At any rate, DP is a pretty good primer as you can access some decently pitched lines and the ease of access is grand. We basically hiked up the PCT to the top of Mt. Judah. Our entire endeavor took about 3.5 hours from starting the hike to ending up in deck chairs sipping cold ones. Had we been seriously ambitious we could have continued on out the PCT past Mt. Lincoln to the Benson Hut, which is about 4 miles beyond where we went and there's some nice looking shots still lurking out there for sure. I have no idea how far we hiked, but I'm hazarding a guess that it was at least a couple miles...though according to this site (http://www.petesthousandpeaks.com/Captions/nspg/donnerpk.html) it is roughly 1.5 miles from the pass...so we probably made--more or less--a 3 mile round-trip.

 

post #13 of 16

Aaaaahhhhhh!

 

Very cool.

 

Well done, both of you, and thanks for the report.

 

And that's definitely backcountry.  When there ain't no lift, it's all backcountry.

post #14 of 16

The Philpug transition continues:

 

From a Bob Peters wannabe to actually climbing for turns. I must say that I am impressed! I've got to add this type skiing to my bucket list.

 

PS - Dookey can ski!

 

Great pics, thanks for sharing.

 

 

post #15 of 16
Quote:
Originally Posted by vinn View Post

Those look like passive microwave repeaters.  They're all over in the mountains, but a lot aren't used any more.  Typically they'd be used for getting something like voice communications or maybe cable TV into a remote area.  The repeater lets you bounce a signal around an obstacle that prevents you from having direct line of sight.  Pretty cool technology and I think we'll see it come back into more use some day.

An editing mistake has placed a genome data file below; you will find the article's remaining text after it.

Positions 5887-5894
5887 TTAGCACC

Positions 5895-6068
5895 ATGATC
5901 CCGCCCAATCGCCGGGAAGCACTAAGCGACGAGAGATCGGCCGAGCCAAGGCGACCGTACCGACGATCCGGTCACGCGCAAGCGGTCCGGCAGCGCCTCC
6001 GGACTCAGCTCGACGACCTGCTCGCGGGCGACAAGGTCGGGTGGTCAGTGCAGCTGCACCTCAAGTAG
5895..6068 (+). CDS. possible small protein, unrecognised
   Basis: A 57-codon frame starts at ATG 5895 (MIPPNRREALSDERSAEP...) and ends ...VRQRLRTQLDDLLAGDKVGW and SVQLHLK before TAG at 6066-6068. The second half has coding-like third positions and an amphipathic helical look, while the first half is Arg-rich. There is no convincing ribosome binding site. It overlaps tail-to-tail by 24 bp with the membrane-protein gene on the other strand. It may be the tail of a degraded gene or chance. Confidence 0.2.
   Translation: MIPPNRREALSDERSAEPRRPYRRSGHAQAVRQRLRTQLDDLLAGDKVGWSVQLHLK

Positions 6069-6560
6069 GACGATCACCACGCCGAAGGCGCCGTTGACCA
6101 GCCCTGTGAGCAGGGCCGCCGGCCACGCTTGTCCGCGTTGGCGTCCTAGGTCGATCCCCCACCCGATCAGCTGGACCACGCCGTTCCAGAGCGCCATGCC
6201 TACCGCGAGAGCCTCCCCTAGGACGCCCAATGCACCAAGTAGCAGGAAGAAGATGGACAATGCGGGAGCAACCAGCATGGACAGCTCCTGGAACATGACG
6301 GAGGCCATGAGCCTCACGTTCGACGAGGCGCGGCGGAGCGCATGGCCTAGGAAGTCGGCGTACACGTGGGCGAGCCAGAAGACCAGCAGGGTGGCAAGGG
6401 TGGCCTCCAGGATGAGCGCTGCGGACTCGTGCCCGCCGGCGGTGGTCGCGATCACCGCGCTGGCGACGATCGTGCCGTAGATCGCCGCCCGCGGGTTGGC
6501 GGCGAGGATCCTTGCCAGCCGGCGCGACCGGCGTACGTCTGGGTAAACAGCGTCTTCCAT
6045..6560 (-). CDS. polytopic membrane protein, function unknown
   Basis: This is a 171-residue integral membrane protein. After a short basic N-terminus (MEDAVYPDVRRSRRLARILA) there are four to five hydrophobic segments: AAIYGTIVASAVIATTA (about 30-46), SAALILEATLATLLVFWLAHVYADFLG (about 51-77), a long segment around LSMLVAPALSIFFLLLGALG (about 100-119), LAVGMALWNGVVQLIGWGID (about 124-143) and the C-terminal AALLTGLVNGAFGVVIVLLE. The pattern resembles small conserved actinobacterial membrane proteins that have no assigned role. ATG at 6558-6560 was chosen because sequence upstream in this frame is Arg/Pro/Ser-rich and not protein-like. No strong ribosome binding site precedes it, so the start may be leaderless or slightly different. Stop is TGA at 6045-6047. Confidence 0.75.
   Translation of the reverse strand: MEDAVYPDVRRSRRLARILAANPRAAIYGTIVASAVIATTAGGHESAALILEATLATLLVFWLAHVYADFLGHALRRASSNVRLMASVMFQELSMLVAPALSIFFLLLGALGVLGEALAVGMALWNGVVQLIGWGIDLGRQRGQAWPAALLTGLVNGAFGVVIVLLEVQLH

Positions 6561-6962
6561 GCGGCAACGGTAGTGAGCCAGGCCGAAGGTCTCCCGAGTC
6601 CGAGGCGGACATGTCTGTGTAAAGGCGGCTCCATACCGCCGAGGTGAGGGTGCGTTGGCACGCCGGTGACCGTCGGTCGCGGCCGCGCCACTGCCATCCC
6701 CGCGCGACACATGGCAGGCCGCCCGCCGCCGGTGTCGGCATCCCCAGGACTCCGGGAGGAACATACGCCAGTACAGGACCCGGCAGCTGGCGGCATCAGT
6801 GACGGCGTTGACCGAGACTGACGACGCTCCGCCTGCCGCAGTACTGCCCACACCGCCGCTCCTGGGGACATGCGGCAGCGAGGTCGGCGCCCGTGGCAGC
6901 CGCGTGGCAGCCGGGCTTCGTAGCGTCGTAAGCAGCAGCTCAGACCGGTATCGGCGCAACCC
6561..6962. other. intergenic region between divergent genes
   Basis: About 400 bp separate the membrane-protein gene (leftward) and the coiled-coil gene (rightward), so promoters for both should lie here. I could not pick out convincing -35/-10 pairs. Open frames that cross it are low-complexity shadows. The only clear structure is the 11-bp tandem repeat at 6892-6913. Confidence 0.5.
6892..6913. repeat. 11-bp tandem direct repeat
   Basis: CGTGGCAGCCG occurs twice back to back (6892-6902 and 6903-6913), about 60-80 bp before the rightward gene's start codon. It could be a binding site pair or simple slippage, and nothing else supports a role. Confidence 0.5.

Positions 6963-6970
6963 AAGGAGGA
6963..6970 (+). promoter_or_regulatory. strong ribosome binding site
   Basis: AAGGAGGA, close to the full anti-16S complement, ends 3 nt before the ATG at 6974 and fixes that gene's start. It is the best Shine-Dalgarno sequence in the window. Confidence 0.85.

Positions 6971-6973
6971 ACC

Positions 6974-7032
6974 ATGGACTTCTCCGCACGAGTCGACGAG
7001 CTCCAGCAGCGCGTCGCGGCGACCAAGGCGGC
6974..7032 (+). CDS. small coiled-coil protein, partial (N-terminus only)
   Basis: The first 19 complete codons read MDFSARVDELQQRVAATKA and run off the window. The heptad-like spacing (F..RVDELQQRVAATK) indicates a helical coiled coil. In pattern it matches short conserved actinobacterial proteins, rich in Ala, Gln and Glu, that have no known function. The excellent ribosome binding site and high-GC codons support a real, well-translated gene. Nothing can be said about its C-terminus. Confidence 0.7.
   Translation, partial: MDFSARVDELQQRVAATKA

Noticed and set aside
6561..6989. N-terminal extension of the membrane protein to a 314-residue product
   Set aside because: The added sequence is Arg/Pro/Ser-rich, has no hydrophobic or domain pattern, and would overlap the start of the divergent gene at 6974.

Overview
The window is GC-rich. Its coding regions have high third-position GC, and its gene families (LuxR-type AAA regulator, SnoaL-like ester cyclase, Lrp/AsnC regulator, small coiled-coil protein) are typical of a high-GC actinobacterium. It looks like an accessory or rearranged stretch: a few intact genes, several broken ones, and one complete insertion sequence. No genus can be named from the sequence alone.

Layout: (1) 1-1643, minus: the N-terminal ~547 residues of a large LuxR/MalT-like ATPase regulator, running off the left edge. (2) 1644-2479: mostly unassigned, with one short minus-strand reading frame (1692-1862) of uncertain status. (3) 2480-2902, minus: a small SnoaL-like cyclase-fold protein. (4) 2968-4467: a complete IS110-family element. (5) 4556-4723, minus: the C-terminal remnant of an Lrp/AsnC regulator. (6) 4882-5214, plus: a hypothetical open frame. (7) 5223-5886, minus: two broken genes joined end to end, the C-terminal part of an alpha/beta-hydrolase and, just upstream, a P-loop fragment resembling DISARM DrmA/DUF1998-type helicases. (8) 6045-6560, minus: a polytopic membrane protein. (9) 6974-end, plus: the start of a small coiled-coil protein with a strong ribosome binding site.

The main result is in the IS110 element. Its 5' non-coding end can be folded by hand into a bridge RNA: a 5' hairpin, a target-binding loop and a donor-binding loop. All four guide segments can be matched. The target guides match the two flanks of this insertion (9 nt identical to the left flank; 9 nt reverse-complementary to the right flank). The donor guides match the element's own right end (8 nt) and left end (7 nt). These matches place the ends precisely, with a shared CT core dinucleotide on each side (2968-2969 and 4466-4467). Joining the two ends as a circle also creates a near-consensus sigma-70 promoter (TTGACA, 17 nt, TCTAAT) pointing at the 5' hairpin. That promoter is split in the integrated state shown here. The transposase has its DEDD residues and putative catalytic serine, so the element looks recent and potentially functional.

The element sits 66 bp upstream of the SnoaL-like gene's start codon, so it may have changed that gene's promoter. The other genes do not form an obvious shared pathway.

Ahhhhh ok. I always wondered what those were. Every time i go hiking i always see them on top of mountains but couldn't figure out what they were used for.

oh BTW nice TR

post #16 of 16


Dude!  Welcome to the club!  Nice trip indeed, I would have killed for some snow last week so get it while the gettin's good man.  BTW, where's the rest of ya? icon14.gif
 

Quote:
Originally Posted by Skidmarks View Post

 

Get back to your Krypton Roots and get the Virus AT boots.



Going to have to agree with him here.  The Virus changed the game for me and opened up a whole 'nother world.  Buy them and never look back.